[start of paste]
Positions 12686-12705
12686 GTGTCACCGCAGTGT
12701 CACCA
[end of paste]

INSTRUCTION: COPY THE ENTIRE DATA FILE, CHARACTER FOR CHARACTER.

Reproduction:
Positions 12686-12705
12686 GTGTCACCGCAGTGT
12701 CACCA